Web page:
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UND: Sim U

he pilot held up a small control pad, awkwardly clicking buttons, trying to direct a large green cross at the center of the screen by pointing a yellow arrow at its center - perhaps a futile attempt to dock the spacecraft.

he pilot held up a small control pad, awkwardly clicking buttons, trying to direct a large green cross at the center of the screen by pointing a yellow arrow at its center - perhaps a futile attempt to dock the spacecraft.

The pilot overshot, first left and then right.

He collided with the body of the International Space Station. Lost lives. Billions of dollars in damages. Catastrophic consequences.

Except, in this case, the spacecraft simply dissolved through the space station's body, like a ghost on TV passing through a wall.

"Well, now we're basically lost in space," said John Polansky, a UND senior in mechanical engineering. He was one of several students who helped Space Studies research associate Pablo de Léon construct this space flight simulator.


Polansky took the control pad from the pilot - this newspaper reporter - who piloted the catastrophe. Then, Polansky began correcting the pilot's errors, slowly working the craft back around to the correct side of the space station.

Polansky lay to the pilot's left. To his right lay Emily Chwialkowski (pronounced Fall-kow-ski), a Space Studies graduate student who also worked on the project. All three lay on their backs, in a row, on black fabric cots, staring up at a computer screen display.

They were surrounded by the small, cone-shaped simulator, about 8 feet in diameter at its base, tucked into a corner of UND's Ryan Hall.

De Léon sat at a computer outside the spacecraft, simulating mission control and speaking to the crew inside the simulator through radio headsets. He could see the pilot and his trainers from a video camera inside the simulator. He also could create emergency situations to train advanced students, such as draining the craft's fuel supplies or cutting off the power.

This pilot, though, was not that advanced.

"OK, guys, you've only got three hours of oxygen left, so you'll have to do an emergency re-entry," de Léon said.

Taking back the control pad, the pilot began positioning the spacecraft's heat shield toward the Earth so the craft wouldn't burn up on re-entry. Growing more adept, but only slightly, he adjusted the heat shield, up and then down, against the pressure of re-entry until parachutes deployed as the craft broke into Earth's atmosphere and plopped safely into a patch of blue water.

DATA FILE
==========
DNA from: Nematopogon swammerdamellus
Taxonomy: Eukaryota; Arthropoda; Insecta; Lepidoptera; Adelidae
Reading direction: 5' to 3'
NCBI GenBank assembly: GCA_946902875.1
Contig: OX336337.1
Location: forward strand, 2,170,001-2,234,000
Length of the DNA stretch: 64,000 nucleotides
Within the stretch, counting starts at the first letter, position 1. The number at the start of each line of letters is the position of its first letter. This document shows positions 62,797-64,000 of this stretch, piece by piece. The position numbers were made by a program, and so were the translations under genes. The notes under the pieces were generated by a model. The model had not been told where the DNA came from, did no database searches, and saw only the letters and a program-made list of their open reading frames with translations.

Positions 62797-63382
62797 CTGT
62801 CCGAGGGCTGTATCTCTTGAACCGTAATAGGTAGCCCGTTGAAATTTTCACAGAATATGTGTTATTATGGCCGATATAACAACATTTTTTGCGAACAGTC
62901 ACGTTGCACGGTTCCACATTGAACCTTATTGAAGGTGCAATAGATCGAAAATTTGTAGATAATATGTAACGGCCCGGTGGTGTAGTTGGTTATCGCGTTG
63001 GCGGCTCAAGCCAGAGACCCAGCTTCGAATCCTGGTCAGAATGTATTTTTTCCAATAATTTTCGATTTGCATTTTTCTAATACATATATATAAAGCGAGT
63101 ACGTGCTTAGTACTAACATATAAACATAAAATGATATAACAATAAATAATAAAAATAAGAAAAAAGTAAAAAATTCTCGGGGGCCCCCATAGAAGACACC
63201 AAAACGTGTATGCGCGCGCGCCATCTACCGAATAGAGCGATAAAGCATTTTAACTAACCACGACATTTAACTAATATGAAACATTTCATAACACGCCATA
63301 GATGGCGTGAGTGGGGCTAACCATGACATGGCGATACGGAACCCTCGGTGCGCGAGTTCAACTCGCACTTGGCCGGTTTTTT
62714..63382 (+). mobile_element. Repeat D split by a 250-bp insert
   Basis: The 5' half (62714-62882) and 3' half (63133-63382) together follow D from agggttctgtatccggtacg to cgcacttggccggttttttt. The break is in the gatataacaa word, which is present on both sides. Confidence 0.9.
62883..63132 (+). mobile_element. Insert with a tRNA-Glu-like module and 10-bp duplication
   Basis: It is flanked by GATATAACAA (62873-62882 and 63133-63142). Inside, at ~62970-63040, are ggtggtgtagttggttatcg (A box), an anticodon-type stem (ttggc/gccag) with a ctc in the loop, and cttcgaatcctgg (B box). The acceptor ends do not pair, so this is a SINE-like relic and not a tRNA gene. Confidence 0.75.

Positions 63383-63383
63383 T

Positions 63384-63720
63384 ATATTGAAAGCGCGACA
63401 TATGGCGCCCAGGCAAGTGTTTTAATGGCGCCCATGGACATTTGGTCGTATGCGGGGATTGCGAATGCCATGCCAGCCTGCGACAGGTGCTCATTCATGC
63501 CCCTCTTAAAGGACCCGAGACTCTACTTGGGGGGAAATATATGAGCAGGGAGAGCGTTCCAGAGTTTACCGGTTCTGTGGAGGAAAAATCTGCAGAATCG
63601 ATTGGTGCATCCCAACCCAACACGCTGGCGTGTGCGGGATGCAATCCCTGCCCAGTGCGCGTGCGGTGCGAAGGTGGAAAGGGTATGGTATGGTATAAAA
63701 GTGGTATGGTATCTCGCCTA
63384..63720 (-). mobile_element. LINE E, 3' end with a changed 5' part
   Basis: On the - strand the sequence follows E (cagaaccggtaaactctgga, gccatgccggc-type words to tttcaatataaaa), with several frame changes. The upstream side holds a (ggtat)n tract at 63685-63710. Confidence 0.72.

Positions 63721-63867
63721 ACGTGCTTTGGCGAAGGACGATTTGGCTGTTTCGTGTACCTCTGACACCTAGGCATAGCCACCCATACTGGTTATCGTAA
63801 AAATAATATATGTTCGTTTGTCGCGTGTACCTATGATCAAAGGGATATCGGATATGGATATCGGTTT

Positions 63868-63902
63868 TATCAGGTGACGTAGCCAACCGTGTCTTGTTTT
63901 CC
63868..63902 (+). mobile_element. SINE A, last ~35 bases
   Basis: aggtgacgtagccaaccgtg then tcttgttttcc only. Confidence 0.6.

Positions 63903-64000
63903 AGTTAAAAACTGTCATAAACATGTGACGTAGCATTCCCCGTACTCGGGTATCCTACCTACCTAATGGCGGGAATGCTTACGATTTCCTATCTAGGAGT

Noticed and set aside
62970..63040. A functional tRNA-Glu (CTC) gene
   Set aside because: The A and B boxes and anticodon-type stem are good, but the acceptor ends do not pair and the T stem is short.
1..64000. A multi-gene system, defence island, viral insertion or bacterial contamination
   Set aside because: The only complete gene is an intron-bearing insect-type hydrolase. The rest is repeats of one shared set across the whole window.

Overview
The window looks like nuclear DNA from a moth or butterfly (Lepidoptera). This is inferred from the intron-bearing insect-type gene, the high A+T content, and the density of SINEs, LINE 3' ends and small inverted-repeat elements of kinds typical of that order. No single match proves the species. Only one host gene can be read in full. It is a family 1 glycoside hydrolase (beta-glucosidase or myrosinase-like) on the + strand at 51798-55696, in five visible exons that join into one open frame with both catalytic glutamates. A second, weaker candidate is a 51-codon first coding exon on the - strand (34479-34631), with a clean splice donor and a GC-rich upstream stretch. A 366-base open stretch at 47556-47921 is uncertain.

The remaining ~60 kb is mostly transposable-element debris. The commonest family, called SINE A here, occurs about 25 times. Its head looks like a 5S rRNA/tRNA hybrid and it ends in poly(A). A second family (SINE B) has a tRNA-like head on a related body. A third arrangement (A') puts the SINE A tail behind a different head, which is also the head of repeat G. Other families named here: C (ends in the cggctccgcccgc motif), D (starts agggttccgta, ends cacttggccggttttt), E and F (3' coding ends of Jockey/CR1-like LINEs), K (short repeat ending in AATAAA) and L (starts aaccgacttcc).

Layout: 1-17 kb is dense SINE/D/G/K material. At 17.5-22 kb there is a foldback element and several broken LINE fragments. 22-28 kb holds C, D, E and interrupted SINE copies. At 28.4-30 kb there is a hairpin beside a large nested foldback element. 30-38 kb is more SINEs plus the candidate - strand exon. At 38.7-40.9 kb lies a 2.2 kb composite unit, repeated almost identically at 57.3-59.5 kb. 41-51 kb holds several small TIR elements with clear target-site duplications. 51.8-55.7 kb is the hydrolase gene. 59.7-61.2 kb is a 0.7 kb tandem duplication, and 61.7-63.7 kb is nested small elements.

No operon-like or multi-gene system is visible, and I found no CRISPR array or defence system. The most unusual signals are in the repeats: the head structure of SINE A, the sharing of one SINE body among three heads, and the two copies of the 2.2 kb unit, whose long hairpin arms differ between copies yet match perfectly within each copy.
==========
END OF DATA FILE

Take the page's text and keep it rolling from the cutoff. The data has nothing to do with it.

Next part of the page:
"I wonder where you are on the planet," de Léon mused, using his computer screen to shift to a bird's eye view of the spacecraft and rapidly pan out.


"It looks like you're somewhere in the South Pacific," he said, eyeballing the coastlines. "You're somewhere between Australia and the coast of Chile. I hope you have your fishing gear because it will be a few days before anyone comes to get you."

De Léon and his students began building the simulator a little over a year ago, first with materials on hand and then with about $10,000 supplied by the North Dakota Space Grant Consortium, a pool of money supplied by NASA through the state of North Dakota.

So far as anyone in Space Studies knows, de Léon said, this is the only space flight simulator on a university campus in the country. The craft can simulate every aspect of space flight, from takeoff and orbiting the Earth to docking at the space station or landing on the moon.

The simulator's controls also can be adjusted to reflect different spacecrafts, including those from the Apollo, Gemini and Mercury missions, as well as several Russian spacecrafts.

De Léon and students are beginning work on a horizontal simulator they expect to finish next year. That craft will simulate a different set of spacecrafts, including the NASA Space Shuttle and SpaceShipOne, which made the first privately funded space flight in 2004.

The simulator's software also can be updated to re-create any future spacecrafts or flights, de Léon said.

The simulator will be used to train students throughout the aerospace school, including pilots in the school's hallmark aviation program, said Suzette Bieri, a Space Studies program coordinator.

A number of Space Studies graduates have gone on to work at mission control at NASA's Johnson Space Center in Houston, Bieri said, though they and most others in mission control have never experienced space flight.


"This will give our students an advantage when they apply for jobs," she said, "because they will have experienced exactly what astronauts experience."

Marks reports on higher education. Reach him at (701) 780-1105; (800) 477-6572, ext. 105; or jmarks@gfherald.com .

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